New York

Rockne Krebs

James Yu Gallery

The piece that impressed me most (aside from a sedate light bulb projection from Ted Victoria’s often exhibited series) was Washington D.C. artist Rockne Krebs’s installation with argon laser and mirrors. The twinkling blue green beam high overhead near the ceiling spans two rooms in the gallery. Directed from a hidden projector, the beam jumps a corner in the back room, first hitting and diffusing around a rectangular mirror, the shape of which is then reflected onto an adjacent triangular mirror. This triangle is finally cast onto an apple painted on the wall near the source of the beam. Why an apple? I’d guess it’s a whimsical closure to the geometrical progression of square, triangle, and circle. That’s formal. It could be just the target the beam ends up hitting. These images are defined by diffusion and reflection. By making the beam act like normal light, Krebs defuses any lingering sci-fi conception of the laser as a violent tool. Still the beam is a hard, bright and separate thing. It denotes a path underneath it; you walk along looking up to make this sequential discovery of a corner of the gallery marked by the images compressed one upon the other.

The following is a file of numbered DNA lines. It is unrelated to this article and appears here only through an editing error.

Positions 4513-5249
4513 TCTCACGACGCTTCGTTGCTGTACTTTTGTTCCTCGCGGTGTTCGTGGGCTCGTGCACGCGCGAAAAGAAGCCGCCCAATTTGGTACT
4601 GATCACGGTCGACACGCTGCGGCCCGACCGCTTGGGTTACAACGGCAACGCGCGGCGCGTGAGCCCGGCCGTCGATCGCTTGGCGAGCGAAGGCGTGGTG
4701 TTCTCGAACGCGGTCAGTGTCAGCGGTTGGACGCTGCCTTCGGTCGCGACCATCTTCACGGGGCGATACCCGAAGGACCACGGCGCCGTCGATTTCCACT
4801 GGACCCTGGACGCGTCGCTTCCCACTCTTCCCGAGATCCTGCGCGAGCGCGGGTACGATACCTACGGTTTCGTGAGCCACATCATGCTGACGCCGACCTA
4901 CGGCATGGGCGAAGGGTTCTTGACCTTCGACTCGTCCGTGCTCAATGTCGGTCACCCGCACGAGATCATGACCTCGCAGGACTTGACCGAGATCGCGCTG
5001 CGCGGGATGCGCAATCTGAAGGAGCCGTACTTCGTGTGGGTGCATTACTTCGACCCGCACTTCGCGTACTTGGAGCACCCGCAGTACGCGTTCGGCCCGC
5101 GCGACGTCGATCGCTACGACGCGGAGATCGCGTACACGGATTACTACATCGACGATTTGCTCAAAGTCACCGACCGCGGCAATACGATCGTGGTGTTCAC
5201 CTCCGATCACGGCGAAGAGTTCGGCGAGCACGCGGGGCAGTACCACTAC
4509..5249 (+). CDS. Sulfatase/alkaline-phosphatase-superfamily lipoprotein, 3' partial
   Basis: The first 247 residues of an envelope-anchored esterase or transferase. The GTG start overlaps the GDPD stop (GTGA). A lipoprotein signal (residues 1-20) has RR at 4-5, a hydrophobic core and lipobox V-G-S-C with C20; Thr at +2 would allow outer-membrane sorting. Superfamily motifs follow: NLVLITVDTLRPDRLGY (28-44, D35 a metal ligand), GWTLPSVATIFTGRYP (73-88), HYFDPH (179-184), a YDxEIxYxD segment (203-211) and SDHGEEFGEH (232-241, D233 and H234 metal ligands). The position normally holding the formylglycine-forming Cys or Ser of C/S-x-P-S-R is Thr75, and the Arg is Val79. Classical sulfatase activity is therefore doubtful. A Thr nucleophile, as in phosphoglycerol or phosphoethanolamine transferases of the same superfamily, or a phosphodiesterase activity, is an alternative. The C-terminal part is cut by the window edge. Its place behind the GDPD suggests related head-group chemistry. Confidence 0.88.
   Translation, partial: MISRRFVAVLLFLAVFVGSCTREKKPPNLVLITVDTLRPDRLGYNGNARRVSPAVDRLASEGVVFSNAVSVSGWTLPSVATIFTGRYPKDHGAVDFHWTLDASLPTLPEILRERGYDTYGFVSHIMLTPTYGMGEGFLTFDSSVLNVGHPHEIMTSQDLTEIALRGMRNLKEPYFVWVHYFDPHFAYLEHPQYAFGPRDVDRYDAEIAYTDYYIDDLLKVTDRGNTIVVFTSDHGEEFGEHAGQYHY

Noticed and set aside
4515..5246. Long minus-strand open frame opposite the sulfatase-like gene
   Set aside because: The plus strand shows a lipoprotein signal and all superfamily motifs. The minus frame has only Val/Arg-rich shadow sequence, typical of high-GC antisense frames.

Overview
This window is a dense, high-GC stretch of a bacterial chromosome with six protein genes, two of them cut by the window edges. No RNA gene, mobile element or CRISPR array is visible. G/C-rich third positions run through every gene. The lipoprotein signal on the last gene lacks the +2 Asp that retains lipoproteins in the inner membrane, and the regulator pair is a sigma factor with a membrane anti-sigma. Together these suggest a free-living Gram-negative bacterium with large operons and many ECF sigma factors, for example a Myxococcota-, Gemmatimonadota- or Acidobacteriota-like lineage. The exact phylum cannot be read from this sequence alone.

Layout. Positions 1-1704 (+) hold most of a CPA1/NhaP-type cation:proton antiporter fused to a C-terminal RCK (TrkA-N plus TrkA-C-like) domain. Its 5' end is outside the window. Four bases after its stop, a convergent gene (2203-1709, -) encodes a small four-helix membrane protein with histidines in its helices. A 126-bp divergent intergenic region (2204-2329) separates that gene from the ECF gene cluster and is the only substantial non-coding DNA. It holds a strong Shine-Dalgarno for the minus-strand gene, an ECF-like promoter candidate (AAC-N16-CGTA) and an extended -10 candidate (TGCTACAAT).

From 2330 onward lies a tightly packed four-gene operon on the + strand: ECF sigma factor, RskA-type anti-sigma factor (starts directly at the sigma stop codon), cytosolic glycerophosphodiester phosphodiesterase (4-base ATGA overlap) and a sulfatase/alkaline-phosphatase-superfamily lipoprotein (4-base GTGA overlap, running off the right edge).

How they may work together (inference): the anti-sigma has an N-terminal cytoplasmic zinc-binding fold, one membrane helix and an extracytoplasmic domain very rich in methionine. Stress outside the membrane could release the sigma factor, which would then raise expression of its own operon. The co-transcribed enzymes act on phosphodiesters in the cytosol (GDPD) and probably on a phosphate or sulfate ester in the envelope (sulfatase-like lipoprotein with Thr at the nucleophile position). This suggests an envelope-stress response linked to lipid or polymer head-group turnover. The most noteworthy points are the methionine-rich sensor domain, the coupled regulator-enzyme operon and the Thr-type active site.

Alan Moore